Mission to Amish People is a site dedicated to sharing information about ministries, services, testimonies, and opportunities to Amish and non-Amish (English) communities alike. There is a threefold purpose of Mission to Amish People. read more...
FRANKFORT, Ky. -- In a high tech world of iPads and smart phones, an old-fashioned Amish man showed that pen and paper remain effective communication devices.Jacob Gingerich wrote 138 simple, heart-felt letters to lawmakers in Frankfort. The letters are being credited for the Senate's quick passage of a bill that would allow Kentucky's Amish residents to use reflective tape on their horse-drawn buggies instead of bright orange triangular signs that some object to on religious grounds.
The FDA has won its two-year fight to shut down an Amish farmer who was selling fresh, raw milk to eager consumers in the Washington region, after a judge this month banned Daniel Allgyer from selling his milk across state lines, and he told his customers he’ll shut his farm down altogether.
VIROQUA, Wis. -- An Amish man serving time for sexually assaulting young members of his family is back in jail for allegedly sexually asasulting another child.26-year-old Isaac Yoder of rural Hillsboro told his parole agent he had assaulted the Amish juvenile in the Town of Union and violated rules for his electronic monitoring bracelet, Vernon County Sheriff John Spears tells News 8.
Two horse-drawn buggies were struck from behind by hit-and-run drivers in the past two days, police said. A young woman was injured early Monday when a vehicle struck the back of a horse-drawn buggy in Paradise Township, state police at Lancaster said.
KOSCIUSKO COUNTY – Police arrested 46-year-old Darrin Ray Gibbs at his home in rural Warsaw Thursday after they say he exposed and touched himself in front of several Amish children at a school located just southeast of Nappanee, in Kosciusko County.According to police, Gibbs pulled up to the school in his van and took off his pants last Friday at around 8:30 in the morning.
“There are two ways to leave the Amish — one is through life and the other through death,” writes author Saloma Miller Furlong, who grew up in an Amish community in Ohio. “To leave through life, one has to deliberately walk away.”Furlong tells how she made this difficult break in her memoir, “Why I Left the Amish,” she will tell her story on PBS’ upcoming “The Amish,” which is part of its “American Experience” series. The show premieres Feb. 28, at 8:00 p.m. EST/ 7 p.m. CST.
In many ways the Miller family is as Amish as the people they left back home in Wisconsin 10 years ago, carrying on the traditional ways.Father Harley, 40, is a master carpenter who has constructed the sprawling, ski-lodge-style house the family now lives in. Mother JoAnna, 40, with the help of her nine children, ages 8 through 21, cooks, sews, tends a garden and the family's large flock of goats and teaches the younger children their school work.But in so many other ways the Miller family is helping to define a new generation of Amish people who dress in regular clothes, work outside the home, use computers, cellphones and DVDs and drive cars.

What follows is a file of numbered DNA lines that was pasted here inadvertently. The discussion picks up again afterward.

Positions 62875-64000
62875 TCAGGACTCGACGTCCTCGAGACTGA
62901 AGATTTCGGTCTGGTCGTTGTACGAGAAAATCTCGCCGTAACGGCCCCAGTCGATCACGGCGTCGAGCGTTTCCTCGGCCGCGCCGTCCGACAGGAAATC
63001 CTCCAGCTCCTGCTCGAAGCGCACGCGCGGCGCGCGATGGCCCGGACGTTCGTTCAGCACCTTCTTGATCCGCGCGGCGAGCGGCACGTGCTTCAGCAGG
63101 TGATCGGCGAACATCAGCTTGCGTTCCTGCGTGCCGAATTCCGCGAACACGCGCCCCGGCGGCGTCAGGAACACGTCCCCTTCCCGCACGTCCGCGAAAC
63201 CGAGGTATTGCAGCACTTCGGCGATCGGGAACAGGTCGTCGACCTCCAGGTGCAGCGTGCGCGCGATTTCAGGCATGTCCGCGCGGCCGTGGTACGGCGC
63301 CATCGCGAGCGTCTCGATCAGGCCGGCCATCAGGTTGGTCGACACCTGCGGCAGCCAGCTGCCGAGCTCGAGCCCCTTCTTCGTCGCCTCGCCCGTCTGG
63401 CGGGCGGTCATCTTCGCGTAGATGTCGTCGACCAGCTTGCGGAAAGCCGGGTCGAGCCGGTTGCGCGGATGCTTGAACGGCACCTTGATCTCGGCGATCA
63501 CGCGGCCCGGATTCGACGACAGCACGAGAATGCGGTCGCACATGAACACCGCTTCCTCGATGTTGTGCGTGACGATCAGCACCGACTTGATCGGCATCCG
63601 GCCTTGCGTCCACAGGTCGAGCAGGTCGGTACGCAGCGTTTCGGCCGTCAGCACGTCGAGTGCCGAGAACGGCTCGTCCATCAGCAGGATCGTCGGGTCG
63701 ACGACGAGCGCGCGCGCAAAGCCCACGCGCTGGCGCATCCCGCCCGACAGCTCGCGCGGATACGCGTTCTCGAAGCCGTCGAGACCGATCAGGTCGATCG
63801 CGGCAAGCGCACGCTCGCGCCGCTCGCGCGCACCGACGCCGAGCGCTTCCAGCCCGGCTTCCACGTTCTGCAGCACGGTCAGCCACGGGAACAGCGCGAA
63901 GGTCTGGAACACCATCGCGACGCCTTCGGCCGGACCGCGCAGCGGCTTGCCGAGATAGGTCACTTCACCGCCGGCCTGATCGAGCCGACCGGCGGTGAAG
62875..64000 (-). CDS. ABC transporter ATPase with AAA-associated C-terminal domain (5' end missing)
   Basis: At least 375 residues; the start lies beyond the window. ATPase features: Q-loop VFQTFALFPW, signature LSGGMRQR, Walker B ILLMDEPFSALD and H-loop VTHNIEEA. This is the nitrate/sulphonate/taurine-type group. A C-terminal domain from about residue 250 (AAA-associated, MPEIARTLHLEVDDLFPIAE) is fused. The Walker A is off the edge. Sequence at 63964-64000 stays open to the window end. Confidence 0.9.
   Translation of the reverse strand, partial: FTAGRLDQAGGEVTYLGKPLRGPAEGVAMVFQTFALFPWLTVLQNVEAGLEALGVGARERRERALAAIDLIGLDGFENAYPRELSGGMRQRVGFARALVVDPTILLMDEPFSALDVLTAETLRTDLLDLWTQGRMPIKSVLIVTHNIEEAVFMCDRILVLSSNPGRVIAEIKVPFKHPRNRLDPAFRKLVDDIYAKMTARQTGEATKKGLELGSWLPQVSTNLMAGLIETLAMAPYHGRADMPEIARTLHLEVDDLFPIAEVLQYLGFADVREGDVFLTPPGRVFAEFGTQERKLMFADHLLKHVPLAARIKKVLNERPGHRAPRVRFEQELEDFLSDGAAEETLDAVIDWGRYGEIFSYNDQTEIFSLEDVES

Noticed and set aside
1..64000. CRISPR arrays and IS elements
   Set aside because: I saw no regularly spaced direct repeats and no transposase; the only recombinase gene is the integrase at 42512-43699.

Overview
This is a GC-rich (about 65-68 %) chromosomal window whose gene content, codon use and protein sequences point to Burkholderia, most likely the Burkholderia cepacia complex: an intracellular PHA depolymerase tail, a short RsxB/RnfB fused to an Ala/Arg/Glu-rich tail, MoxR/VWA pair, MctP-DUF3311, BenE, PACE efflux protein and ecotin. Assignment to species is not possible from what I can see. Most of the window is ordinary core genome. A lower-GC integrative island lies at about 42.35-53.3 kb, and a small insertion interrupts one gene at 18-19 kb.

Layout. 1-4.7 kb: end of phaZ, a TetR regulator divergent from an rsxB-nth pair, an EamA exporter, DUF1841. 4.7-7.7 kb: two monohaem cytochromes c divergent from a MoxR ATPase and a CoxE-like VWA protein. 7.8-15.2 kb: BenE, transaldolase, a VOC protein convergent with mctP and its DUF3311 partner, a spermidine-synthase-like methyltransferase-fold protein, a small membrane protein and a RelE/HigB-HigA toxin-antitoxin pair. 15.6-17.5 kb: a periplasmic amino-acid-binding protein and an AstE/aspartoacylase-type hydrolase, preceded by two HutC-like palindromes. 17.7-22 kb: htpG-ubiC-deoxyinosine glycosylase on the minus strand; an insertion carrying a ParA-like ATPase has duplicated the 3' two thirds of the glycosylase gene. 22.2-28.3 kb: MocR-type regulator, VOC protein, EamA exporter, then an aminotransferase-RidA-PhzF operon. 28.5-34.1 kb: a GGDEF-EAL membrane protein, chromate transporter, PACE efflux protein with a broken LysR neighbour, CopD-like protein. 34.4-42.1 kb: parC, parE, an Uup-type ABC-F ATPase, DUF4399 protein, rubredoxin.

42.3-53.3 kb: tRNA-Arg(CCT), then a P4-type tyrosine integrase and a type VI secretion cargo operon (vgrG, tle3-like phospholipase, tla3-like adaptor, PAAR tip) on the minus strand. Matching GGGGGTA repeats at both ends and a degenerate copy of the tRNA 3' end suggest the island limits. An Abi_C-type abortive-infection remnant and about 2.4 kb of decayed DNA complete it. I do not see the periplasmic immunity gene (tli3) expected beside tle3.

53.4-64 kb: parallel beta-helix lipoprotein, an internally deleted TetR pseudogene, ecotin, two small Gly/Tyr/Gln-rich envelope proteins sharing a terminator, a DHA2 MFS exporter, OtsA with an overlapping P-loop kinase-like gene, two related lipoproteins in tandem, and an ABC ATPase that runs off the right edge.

While Dr. Patrick Quillin cautions that his book Amish Folk Medicine is not intended to replace the personal care of a physician, he says he was simply looking for wisdom from people who historically have lived closer to nature and done well. He found that aboriginal groups kept record of helpful natural remedies out of the need for survival, and it obviously worked for them.
MAYFIELD, KY. — On Jacob Gingerich's farm in Western Kentucky, there is no phone or electricity for his family of 12 children. He even sees putting an orange safety triangle on their black horse-drawn buggy as as violation of the simple and pious life his Amish faith requires.He and other Amish men in rural Graves County have become scofflaws for not using the reflective signs, ignoring state law, disobeying orders from a judge and even going to jail for not paying fines.
Wally the Walmart horse is looking for a new home. That's the nickname given to a 9-year-old standardbred horse that a humane society says was left at a northeast Ohio store by an Amish teenager more than two months ago.
Lancaster, Pennsylvania - Kate's like a lot of American teenagers. She likes country music. She lists her favorite TV shows as "One Tree Hill" and "Friday Night Lights." And she's on Facebook, with more than 200 Facebook "friends."And yet, Kate differs considerably from most other American teenagers on Facebook in one key respect:She is — or at least, by her mode of dress, appears to be — Amish.And she's part of what appears to be a growing — and, inside the Amish community, a worrisome — trend.
HARLINGEN — Emma Gingerich reached the age of 15 without ever having used a computer or talking on a telephone.She never studied history or geography; for her, the earth was still flat.The life she faced, she said, would be simple: a minimal education, which stopped at eighth grade, and little contact with those outside her immediate community.Her purpose in life, she said, would be to raise children and continue the static traditions that were passed down to her from previous generations in the Amish culture.